Residents of Fort Lee, New Jersey have been well and truly put on alert this week, with their police chief re-issuing his warning that people caught texting while crossing a street would be fined up to $85. An increase in car accidents involving pedestrians prompted local law enforcement to crack down on people paying too much attention to their phones, and not enough attention to where they’re walking. Since the start of March, 117 people have already been fined.
I just hope that Mayor Bloomberg isn’t too inspired by this money-spinner (I mean, life saving measure), because if it finds its way onto New York streets, I will be in big trouble. Sure, jaywalking is illegal in the US but it happens so often that I’m sure the police just turn a blind eye. They could never keep up with all the pedestrians committing the offences left and right anyway. By and large, New Yorkers don’t cross at pedestrian crossings and if they do, they don’t always wait for the little green man, preferring instead to play chicken with the cars and just get where they need to go. I’ve only ever seen one girl get hit by a car, and she did a spectacular stuntwoman roll across the hood/bonnet, barrel-rolled on the ground and sprang up, totally unscathed. As she ran the rest of the way across the lights, she breathlessly reassured all of us horrified bystanders that she was “fine, totally fine”. It was pretty awesome.
In truth, I’m not much of a walk-texter; it requires a level of dexterity that I have never possessed. But if I’m guilty of anything just as dangerous, it’s walking through the streets while listening to my iPod. I’ve got the sound turned up just enough to drown out city traffic noises but not too loud that people can hear the truly terrible 1980s tunes blasting my eardrums. I do sometimes get busted for public dancing (aka absent-minded grooving while waiting for the lights to change) but I’d like to see New York’s finest try and fine me for that! And besides, at all times I do try and keep good spatial awareness, so I don’t step out in front of people, or otherwise cut them off. Public courtesy and whatnot. And I do tend to pay more attention to traffic signals if I’m listening to my music so I'm doing all I can not to get squished by a car.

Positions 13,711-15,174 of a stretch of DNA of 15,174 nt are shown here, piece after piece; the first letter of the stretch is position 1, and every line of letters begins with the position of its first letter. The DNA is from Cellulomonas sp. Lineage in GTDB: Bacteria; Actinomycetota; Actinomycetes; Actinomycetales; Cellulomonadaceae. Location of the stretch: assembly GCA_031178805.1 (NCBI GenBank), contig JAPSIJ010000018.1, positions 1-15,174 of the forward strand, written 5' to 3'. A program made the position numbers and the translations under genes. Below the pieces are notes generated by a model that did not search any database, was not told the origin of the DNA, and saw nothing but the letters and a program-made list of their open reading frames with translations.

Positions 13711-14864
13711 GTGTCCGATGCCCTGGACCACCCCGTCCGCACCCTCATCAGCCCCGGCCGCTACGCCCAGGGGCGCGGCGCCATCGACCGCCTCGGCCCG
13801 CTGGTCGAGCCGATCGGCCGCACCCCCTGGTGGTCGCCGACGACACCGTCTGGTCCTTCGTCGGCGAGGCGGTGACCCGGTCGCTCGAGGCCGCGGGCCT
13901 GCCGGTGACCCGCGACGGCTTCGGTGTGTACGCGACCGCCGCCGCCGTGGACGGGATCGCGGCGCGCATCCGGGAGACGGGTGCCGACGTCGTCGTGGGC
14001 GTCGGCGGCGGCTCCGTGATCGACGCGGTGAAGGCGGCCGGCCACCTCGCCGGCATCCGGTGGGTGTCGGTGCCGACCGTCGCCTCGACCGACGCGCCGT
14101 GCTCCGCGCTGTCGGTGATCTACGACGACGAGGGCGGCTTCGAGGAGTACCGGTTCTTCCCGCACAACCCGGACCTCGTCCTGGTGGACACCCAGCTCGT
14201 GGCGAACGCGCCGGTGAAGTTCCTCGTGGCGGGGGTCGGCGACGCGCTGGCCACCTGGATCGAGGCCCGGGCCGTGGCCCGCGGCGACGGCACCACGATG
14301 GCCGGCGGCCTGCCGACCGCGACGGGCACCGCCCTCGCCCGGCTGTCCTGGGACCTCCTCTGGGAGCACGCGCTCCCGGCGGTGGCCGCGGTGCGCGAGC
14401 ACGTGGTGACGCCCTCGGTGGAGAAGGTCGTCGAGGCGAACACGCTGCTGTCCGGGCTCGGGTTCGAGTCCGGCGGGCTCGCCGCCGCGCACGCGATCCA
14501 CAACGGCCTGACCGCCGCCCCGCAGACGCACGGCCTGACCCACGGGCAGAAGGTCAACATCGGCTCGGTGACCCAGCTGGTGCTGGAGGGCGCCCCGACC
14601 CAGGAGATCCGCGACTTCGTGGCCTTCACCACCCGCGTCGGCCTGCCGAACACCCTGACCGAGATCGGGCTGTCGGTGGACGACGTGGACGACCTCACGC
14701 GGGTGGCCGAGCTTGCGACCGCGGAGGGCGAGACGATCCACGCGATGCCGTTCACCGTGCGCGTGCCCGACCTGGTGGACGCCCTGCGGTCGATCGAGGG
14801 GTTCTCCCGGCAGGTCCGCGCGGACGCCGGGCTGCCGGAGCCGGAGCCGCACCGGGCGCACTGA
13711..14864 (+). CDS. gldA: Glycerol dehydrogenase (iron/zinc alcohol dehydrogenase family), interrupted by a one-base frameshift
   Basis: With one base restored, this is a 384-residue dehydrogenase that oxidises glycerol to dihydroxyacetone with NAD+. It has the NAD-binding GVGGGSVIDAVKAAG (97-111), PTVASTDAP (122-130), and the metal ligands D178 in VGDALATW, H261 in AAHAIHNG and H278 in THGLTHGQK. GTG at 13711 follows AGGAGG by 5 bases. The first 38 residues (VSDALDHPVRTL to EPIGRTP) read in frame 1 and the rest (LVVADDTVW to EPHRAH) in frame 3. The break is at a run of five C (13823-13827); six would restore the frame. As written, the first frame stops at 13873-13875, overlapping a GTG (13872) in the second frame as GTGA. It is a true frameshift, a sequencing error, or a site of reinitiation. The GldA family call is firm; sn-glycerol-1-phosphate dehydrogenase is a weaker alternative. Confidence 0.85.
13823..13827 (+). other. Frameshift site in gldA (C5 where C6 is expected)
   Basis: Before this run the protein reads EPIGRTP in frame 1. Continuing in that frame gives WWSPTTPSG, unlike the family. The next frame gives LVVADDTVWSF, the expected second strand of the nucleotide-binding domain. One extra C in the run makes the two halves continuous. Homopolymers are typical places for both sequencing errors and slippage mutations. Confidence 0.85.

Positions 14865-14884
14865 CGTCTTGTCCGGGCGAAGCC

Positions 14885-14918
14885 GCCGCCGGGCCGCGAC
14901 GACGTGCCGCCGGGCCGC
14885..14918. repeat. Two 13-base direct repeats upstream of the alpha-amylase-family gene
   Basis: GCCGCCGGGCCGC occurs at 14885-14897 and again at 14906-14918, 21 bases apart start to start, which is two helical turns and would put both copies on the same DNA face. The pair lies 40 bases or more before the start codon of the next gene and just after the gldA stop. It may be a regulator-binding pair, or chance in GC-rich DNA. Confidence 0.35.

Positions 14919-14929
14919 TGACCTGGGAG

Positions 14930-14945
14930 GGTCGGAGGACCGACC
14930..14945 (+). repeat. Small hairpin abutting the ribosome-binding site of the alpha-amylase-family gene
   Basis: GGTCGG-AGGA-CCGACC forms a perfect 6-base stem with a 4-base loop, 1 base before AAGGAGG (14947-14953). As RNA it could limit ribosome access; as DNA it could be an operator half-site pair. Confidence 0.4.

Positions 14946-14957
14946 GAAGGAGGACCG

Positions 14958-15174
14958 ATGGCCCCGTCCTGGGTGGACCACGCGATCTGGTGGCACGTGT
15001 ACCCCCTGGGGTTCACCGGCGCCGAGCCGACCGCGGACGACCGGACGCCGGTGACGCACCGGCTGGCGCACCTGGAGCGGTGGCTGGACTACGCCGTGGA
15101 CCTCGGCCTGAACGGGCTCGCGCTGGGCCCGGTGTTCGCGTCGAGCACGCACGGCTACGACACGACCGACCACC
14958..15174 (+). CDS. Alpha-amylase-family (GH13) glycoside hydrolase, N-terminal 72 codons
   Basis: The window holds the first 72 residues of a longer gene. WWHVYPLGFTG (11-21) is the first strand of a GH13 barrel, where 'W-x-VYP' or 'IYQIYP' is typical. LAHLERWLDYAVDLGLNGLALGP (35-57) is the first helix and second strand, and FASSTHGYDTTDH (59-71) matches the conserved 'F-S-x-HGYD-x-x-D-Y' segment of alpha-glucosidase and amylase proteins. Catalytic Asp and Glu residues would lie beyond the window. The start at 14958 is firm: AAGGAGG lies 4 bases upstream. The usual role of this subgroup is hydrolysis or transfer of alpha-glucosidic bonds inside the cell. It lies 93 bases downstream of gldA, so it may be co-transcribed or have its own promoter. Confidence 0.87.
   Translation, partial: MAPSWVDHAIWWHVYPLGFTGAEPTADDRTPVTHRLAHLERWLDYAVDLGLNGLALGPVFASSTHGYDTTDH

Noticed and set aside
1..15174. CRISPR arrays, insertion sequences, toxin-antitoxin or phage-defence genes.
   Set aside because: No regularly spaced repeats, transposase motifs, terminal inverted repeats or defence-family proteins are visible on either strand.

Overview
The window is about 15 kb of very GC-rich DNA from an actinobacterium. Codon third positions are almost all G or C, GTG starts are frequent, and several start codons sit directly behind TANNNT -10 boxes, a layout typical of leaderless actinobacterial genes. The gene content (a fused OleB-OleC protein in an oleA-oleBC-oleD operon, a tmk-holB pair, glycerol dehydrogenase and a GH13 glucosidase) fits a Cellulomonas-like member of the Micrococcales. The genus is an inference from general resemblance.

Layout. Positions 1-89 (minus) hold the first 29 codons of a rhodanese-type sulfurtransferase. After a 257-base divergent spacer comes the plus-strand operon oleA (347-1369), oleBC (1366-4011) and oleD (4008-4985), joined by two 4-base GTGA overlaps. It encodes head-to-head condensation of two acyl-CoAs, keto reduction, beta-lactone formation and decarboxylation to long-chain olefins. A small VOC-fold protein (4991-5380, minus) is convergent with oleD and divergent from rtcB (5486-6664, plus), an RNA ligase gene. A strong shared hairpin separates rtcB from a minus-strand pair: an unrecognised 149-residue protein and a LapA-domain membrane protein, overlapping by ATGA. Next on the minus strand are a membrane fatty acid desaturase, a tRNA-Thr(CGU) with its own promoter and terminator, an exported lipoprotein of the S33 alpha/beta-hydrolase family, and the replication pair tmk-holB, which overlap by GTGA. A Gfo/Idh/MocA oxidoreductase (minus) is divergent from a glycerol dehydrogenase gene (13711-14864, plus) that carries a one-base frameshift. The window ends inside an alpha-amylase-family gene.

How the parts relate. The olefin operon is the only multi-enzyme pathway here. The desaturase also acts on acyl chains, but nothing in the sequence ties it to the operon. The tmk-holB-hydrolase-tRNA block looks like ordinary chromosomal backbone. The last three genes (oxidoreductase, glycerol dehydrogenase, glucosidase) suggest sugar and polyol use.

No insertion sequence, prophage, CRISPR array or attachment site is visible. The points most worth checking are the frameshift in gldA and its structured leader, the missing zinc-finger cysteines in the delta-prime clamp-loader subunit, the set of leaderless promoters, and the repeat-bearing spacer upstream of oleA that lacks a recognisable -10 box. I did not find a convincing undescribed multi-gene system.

Nine times out of ten the iPod is a good deterrent against conversations with weirdos, which is good. But as I discovered last night, not wearing my iPod encourages the chatterbox in me too. While I waited at the bus stop after work, I hadn’t had time to put my iPod in before I struck up a conversation with two tourists from Virginia. A little older than my parents, they were on their first visit to NewYork ever and were a little puzzled about how the bus ticket system worked, and how they were going to get back to the Port Authority bus terminal. Before I knew it, I had brought out my street map and commenced an elaborate show-and-tell charade worthy of any city tour guide. The woman latched herself to me and blathered away about all the sights and attractions they’d seen that day and I was powerless to resist. We compared notes on the corned beef sandwich at Katz’s, the sombre beauty of the 9/11 memorial, and the sensory overload that is Chinatown. Any minute, I expected to be invited to their Christmas dinner, but it didn’t happen. When we got on the bus, they befriended a retired Army sergeant who stood about 6’3”, was as bald as a bowling ball, and had lived in New York all his life. As we stop-started through Times Square, he jabbered away to them about Broadway musicals. He knew a staggering amount about them, and he was entertaining all of us at the front of the bus with his showtime stories, and my Virginia friends were also lapping it up. When they got to the bus terminal, I let them know it was time to disembark and the husband – a man who had said very little up till now – patted my shoulder and told me I was a “darling and very helpful young lady”. Damn straight.